August 2010
Volume 10, Issue 7
Free
Vision Sciences Society Annual Meeting Abstract  |   August 2010
Defining an object's micro-valence through implicit measures
Author Affiliations
  • Sophie Lebrecht
    Department of Cognitive and Linguistic Sciences, Brown University
  • Michael Tarr
    Center for the Neural Basis of Cognition, Department of Psychology, Carnegie Mellon University
Journal of Vision August 2010, Vol.10, 966. doi:10.1167/10.7.966
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      Sophie Lebrecht, Michael Tarr; Defining an object's micro-valence through implicit measures. Journal of Vision 2010;10(7):966. doi: 10.1167/10.7.966.

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      © ARVO (1962-2015); The Authors (2016-present)

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Abstract

Arguably all objects possess a “valence”, which implies that no object is truly neutral. A valence is the affective value attributed to visual objects that is automatically activated when the object is perceived by our visual system. Objects that have previously been thought of as neutral in fact possess a weak valence, termed “micro-valence”, that is, they are slightly preferred or anti-preferred. Micro-valence is likely evaluated without conscious awareness or directed attention. In order to access this system of processing we obtained a measure of micro-valence using an implicit task. We predicted that objects would show some level of micro-valence when tested implicitly. In the first experiment, participants were instructed that on each trial they should pick the item they would most want to include in their wedding registry. On any given trial, participants were simultaneously presented with four objects of the same basic category (for example, 4 wine glasses) and asked to select one. This task involved rapid selection, because the four objects were presented for 250 ms and participants were only given 400 ms to respond. This task accessed subjects' preference for a particular object, relative to others, without asking participants to explicitly rank the objects. In order to gain a measure of internal consistency across participants, the same objects were repeated in a second explicit valence task where participants were presented with all exemplars from a one basic level category and rank ordered them from positive to negative. The results confirm that there are subtle affective properties associated with individual objects. Understanding these affective properties may be helpful for understanding object perception and recognition in that these processes might be influenced by micro-valence.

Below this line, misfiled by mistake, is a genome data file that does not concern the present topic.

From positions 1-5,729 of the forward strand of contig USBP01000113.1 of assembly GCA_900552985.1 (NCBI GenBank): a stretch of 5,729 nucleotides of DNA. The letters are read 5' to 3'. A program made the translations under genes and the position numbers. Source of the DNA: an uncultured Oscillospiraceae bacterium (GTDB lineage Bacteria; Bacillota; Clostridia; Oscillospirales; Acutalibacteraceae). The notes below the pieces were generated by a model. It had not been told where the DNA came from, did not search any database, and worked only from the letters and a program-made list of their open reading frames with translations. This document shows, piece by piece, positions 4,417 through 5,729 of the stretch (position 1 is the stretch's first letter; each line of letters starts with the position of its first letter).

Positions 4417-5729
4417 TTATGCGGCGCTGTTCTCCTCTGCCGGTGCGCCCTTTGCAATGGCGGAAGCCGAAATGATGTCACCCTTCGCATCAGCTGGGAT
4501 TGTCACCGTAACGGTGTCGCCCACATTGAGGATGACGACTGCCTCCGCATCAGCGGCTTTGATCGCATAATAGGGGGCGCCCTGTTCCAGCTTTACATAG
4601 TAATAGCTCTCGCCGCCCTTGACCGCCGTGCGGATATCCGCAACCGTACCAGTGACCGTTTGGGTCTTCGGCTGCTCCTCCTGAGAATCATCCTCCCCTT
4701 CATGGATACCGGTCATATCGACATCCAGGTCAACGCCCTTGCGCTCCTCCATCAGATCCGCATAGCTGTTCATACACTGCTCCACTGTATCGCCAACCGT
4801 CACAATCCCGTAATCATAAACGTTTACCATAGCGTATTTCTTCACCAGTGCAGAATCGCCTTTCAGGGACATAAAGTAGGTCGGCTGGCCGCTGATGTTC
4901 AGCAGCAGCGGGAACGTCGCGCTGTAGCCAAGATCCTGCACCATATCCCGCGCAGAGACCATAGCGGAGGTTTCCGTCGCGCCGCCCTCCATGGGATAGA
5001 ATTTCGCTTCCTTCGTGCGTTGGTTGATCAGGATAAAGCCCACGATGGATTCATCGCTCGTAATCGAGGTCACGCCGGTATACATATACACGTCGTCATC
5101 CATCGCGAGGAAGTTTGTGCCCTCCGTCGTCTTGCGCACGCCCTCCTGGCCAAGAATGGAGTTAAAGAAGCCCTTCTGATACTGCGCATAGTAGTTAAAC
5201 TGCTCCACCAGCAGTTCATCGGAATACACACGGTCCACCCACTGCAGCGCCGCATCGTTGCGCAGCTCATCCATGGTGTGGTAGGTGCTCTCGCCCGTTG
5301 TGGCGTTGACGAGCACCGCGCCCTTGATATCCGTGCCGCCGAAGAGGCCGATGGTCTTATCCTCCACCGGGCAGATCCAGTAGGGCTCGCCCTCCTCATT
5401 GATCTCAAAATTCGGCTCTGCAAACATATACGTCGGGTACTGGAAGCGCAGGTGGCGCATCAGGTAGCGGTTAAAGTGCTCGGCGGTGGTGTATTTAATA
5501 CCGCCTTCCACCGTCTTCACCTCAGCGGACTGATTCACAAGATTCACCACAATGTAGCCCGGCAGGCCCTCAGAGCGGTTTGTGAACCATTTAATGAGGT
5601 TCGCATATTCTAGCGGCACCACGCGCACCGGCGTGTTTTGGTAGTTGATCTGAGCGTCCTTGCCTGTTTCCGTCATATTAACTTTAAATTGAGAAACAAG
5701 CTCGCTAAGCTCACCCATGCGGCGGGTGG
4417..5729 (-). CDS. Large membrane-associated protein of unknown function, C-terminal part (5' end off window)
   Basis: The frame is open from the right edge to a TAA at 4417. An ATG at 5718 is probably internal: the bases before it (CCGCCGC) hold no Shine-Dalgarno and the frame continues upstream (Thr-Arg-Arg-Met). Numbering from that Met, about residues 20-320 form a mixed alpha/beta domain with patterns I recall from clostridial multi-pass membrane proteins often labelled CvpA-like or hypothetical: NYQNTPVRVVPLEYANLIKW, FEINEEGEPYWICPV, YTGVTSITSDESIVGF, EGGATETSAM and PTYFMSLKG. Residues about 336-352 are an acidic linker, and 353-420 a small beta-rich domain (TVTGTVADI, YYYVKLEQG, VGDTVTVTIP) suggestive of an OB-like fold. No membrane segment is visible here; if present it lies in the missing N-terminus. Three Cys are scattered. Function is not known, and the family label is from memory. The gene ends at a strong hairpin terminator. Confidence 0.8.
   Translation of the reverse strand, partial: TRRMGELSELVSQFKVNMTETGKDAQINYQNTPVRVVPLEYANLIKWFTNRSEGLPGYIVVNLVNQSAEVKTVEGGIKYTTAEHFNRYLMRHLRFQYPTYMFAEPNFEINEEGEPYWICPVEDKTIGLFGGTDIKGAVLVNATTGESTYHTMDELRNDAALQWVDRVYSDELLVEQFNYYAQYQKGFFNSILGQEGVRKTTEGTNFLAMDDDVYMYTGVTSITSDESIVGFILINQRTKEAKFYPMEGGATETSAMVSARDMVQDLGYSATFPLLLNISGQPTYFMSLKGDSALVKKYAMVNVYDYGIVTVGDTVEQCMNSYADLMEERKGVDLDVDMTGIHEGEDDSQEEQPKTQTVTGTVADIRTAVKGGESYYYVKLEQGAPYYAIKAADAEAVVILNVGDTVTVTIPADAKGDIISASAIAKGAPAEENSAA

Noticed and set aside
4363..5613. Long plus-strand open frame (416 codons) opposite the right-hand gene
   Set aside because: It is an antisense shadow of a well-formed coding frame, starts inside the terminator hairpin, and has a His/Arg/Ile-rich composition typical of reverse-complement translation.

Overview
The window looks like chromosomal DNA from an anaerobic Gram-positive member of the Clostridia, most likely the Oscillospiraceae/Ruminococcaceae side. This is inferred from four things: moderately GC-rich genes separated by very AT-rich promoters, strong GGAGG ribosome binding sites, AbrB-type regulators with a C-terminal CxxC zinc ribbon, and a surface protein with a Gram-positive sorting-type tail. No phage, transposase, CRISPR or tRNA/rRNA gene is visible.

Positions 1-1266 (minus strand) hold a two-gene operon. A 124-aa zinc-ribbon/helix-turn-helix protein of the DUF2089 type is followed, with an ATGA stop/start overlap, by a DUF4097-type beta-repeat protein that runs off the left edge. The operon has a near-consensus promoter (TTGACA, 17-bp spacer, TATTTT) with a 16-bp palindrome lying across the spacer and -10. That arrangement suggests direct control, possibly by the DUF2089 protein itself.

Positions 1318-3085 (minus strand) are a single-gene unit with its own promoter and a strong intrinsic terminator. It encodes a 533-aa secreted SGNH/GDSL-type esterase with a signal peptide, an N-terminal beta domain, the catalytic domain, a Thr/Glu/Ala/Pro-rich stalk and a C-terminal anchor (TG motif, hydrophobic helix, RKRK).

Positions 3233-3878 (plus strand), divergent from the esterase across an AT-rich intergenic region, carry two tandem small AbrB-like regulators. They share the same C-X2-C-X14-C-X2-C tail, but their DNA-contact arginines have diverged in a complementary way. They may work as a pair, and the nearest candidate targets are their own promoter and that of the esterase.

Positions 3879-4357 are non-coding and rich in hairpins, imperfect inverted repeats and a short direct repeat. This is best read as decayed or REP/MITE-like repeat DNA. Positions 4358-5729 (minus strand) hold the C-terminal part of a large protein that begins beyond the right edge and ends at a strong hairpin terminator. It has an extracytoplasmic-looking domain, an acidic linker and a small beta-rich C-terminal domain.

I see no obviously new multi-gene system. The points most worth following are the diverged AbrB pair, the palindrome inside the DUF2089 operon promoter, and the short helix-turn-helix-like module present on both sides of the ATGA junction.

Lebrecht, S. Tarr, M. (2010). Defining an object's micro-valence through implicit measures [Abstract]. Journal of Vision, 10(7):966, 966a, http://www.journalofvision.org/content/10/7/966, doi:10.1167/10.7.966. [CrossRef]
Footnotes
 James S. McDonnell Foundation to the Perceptual Expertise Network, National Science Foundation to the Temporal Dynamics of Learning Center (UCSD), NEI Vision Training Grant awarded to SL.
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